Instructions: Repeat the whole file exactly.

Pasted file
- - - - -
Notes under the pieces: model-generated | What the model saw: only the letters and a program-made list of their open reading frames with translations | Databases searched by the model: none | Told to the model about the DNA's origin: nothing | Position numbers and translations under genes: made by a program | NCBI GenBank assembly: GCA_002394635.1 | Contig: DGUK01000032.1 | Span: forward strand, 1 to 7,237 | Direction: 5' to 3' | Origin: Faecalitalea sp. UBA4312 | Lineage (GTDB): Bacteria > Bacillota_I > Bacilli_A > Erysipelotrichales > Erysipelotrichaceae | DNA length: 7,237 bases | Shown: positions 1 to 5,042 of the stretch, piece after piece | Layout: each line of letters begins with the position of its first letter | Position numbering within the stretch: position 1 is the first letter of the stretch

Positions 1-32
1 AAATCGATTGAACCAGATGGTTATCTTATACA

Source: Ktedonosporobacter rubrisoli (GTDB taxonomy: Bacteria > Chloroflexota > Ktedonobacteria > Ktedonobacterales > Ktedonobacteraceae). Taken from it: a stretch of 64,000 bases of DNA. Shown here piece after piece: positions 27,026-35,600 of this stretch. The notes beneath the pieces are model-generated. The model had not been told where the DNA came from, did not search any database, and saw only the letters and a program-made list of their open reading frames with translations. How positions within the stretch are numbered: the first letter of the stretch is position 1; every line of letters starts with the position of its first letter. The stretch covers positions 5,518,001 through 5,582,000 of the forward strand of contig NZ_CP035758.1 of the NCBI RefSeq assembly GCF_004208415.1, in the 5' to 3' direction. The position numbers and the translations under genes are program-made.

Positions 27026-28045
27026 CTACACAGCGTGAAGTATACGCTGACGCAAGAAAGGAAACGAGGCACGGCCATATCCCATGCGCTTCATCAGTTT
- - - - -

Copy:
Notes under the pieces: model-generated | What the model saw: only the letters and a program-made list of their open reading frames with translations | Databases searched by the model: none | Told to the model about the DNA's origin: nothing | Position numbers and translations under genes: made by a program | NCBI GenBank assembly: GCA_002394635.1 | Contig: DGUK01000032.1 | Span: forward strand, 1 to 7,237 | Direction: 5' to 3' | Origin: Faecalitalea sp. UBA4312 | Lineage (GTDB): Bacteria > Bacillota_I > Bacilli_A > Erysipelotrichales > Erysipelotrichaceae | DNA length: 7,237 bases | Shown: positions 1 to 5,042 of the stretch, piece after piece | Layout: each line of letters begins with the position of its first letter | Position numbering within the stretch: position 1 is the first letter of the stretch

Positions 1-32
1 AAATCGATTGAACCAGATGGTTATCTTATACA

Source: Ktedonosporobacter rubrisoli (GTDB taxonomy: Bacteria > Chloroflexota > Ktedonobacteria > Ktedonobacterales > Ktedonobacteraceae). Taken from it: a stretch of 64,000 bases of DNA. Shown here piece after piece: positions 27,026-35,600 of this stretch. The notes beneath the pieces are model-generated. The model had not been told where the DNA came from, did not search any database, and saw only the letters and a program-made list of their open reading frames with translations. How positions within the stretch are numbered: the first letter of the stretch is position 1; every line of letters starts with the position of its first letter. The stretch covers positions 5,518,001 through 5,582,000 of the forward strand of contig NZ_CP035758.1 of the NCBI RefSeq assembly GCF_004208415.1, in the 5' to 3' direction. The position numbers and the translations under genes are program-made.

Positions 27026-28045
27026 CTACACAGCGTGAAGTATACGCTGACGCAAGAAAGGAAACGAGGCACGGCCATATCCCATGCGCTTCATCAGTTT